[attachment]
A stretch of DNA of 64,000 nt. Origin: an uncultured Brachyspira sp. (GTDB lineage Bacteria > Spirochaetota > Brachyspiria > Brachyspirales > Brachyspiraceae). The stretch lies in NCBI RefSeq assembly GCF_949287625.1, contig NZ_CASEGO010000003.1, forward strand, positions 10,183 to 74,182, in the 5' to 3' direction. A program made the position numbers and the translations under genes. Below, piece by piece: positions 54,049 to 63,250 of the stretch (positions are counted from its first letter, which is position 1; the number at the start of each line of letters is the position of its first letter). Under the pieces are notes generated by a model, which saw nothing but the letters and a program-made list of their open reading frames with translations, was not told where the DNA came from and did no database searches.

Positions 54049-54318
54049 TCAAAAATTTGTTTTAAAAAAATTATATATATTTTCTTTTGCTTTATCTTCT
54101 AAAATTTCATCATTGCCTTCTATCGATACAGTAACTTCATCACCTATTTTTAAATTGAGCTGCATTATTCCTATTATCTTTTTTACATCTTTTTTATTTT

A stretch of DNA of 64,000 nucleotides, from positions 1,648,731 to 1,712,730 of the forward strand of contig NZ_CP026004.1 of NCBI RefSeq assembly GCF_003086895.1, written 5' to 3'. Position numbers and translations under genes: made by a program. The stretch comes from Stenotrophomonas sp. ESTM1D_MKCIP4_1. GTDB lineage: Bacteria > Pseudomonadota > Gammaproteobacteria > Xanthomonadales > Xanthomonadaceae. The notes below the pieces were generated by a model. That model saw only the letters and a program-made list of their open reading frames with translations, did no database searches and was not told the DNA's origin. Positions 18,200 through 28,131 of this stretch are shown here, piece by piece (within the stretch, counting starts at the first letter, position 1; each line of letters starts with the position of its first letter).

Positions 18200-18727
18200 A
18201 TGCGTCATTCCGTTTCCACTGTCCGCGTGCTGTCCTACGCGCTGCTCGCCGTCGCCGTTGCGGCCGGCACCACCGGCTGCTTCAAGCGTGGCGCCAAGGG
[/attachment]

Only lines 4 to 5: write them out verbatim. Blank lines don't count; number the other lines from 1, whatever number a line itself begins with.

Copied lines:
54101 AAAATTTCATCATTGCCTTCTATCGATACAGTAACTTCATCACCTATTTTTAAATTGAGCTGCATTATTCCTATTATCTTTTTTACATCTTTTTTATTTT

A stretch of DNA of 64,000 nucleotides, from positions 1,648,731 to 1,712,730 of the forward strand of contig NZ_CP026004.1 of NCBI RefSeq assembly GCF_003086895.1, written 5' to 3'. Position numbers and translations under genes: made by a program. The stretch comes from Stenotrophomonas sp. ESTM1D_MKCIP4_1. GTDB lineage: Bacteria > Pseudomonadota > Gammaproteobacteria > Xanthomonadales > Xanthomonadaceae. The notes below the pieces were generated by a model. That model saw only the letters and a program-made list of their open reading frames with translations, did no database searches and was not told the DNA's origin. Positions 18,200 through 28,131 of this stretch are shown here, piece by piece (within the stretch, counting starts at the first letter, position 1; each line of letters starts with the position of its first letter).